Runaways - Where To Turn For Help Before You Are Homeless

Rebeccas Community -- This is for anyone aged up to 13 years old who is thinking about running away

[accessed 1 June 2011]

Here are the best phone numbers to call …They are Confidential - which means they won't tell anyone about your call unless you want them to talk to somebody for you, or you are in danger.  They are open 24 Hours - it doesn't matter what time you call.  In Ireland, call 1-800-666-666

Human Rights Reports » 2005 Country Reports on Human Rights Practices

U.S. Dept of State Bureau of Democracy, Human Rights, and Labor, March 8, 2006

[accessed 9 February 2020]

CHILDREN - The government was strongly committed to children's rights and welfare; it amply funded systems of public education and health care. Education is free and compulsory for children from age 6 to 15. The Department of Education reported that approximately 99 percent of children between the ages of 5 and 16 attended school. Most children completed secondary education.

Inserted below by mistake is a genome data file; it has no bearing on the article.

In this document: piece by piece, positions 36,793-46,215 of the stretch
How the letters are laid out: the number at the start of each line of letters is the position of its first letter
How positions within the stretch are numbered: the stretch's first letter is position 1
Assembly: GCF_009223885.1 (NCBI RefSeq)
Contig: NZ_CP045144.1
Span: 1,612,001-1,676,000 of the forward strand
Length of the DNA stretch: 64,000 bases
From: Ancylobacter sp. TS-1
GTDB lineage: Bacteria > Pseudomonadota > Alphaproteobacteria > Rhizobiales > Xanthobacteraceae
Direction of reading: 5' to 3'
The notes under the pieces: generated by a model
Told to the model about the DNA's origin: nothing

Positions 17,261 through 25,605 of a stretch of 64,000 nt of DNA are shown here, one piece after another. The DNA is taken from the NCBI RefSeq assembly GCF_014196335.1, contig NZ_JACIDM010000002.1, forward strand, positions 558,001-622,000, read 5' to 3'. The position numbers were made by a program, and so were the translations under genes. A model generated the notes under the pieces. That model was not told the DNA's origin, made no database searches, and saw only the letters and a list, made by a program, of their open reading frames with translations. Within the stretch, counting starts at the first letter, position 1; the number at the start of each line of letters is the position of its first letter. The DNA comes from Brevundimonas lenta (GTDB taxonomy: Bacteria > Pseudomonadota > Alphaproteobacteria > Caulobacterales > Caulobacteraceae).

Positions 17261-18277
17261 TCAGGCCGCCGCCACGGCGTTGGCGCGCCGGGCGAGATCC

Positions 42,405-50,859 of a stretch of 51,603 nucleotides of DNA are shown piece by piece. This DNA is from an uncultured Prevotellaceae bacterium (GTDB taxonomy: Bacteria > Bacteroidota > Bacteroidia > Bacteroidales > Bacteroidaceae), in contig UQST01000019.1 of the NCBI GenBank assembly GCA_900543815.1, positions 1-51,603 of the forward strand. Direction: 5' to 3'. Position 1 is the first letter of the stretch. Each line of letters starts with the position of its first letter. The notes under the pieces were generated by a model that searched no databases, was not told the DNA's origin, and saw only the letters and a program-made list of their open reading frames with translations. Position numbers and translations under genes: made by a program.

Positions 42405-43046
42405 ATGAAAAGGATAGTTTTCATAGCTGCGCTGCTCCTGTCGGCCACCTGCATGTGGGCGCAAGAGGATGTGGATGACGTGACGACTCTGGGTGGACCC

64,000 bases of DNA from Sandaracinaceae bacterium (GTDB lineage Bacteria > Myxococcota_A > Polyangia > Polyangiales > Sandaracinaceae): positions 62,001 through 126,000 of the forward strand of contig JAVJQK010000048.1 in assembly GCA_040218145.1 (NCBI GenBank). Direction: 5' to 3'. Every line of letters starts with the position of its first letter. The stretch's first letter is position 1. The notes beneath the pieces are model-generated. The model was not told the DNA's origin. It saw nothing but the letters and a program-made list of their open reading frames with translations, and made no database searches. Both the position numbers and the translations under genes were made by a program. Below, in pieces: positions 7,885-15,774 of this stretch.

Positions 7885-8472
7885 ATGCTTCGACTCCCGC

Concluding Observations of the Committee on the Rights of the Child (CRC) [DOC]

UN Convention on the Rights of the Child, 29 September 2006$FILE/G0645074.doc

[accessed 14 February 2011]